There are few coaches in the history of hockey as accomplished as Ken Hitchcock. While he may not be officially there yet, it’s fair to say that’s it’s only a matter of time before he receives a call from the Hockey Hall of Fame.
Hitchcock has dedicated nearly 50 years of his life to coaching and his list of achievements are endless:
- 3rd all-time in NHL wins (849)
- 6th all-time in NHL games coached (1598)
- Stanley Cup winner
- Jack Adams Award winner
- 3 Olympic Gold Medals
- World Cup of Hockey championship
- World Junior Championship gold medal
- 2 WHL league titles
- 2 WHL Coach of the Year awards
- CHL Coach of the Year award
- Honoured with the Order of Hockey in Canada
Hitchcock’s coaching career began at the grassroots level in his hometown of Edmonton, Alberta with the Sherwood Park Chain Gang Midget AAA program. After 10 seasons of great success, he would join the WHL’s Kamloops Blazers. In his six seasons there, the Blazers would advance to the Memorial Cup twice.
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His first shot at the NHL would come as an assistant with the Philadelphia Flyers for three seasons. He would then join the Dallas Stars minor league affiliate in Kalamazoo for three seasons as head coach. Partway though his third season, he would be promoted to head coach of the big club in Dallas. After one Stanley Cup and two Finals appearances in seven seasons with the Stars, he would make his return to Philadelphia as head coach. Hitch’s NHL career also includes stops in Columbus, St.Louis, back to Dallas, and a one-year stint in Edmonton. He is currently a senior advisor for the Oilers.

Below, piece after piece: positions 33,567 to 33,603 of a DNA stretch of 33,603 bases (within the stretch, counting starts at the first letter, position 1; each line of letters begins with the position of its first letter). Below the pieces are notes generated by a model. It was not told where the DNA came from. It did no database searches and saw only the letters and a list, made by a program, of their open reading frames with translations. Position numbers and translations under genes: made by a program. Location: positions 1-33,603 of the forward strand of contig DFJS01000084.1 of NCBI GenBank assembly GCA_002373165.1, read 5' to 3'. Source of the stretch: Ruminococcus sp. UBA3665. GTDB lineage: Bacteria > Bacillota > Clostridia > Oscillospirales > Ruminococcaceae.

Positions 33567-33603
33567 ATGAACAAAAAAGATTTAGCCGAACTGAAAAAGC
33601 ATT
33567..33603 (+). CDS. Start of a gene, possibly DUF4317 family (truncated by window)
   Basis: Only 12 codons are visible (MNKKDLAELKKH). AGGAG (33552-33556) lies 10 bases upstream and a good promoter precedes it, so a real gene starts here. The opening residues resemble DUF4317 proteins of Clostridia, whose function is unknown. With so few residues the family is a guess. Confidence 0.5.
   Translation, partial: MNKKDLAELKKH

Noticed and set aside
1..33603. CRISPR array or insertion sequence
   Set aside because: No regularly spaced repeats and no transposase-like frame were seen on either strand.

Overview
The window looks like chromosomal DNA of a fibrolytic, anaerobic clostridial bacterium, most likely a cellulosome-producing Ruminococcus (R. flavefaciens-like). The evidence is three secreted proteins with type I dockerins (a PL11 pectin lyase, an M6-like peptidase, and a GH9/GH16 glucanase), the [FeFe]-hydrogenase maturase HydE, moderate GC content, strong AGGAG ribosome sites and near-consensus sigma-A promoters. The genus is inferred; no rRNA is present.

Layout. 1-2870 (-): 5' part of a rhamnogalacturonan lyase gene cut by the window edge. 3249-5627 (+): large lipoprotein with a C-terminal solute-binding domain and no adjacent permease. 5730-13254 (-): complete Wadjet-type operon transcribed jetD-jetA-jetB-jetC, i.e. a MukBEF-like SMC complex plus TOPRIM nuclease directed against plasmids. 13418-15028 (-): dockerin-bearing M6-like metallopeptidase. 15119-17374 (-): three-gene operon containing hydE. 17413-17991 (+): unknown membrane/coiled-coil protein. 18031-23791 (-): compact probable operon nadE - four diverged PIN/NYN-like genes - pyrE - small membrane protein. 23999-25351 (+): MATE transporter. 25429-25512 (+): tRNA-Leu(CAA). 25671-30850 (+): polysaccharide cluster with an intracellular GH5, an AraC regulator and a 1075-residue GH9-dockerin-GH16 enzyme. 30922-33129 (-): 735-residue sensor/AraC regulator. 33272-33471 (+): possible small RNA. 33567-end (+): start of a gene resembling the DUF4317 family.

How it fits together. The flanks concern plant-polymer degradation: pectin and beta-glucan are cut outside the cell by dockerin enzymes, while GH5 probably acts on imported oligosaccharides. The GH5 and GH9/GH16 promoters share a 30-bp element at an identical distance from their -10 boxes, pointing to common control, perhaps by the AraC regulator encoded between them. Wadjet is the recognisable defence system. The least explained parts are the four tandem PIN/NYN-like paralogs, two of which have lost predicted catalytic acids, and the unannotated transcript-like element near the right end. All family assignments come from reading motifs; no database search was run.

Hitchcock has also been a staple with Hockey Canada, coaching in a four Olympics, a World Cup of Hockey, four World Championships and a World Junior Championship.
In this week’s podcast, he’ll discuss his illustrious career in junior, professional and international hockey, how the game has changed throughout his many years of coaching, and what it takes to win the ultimate prize.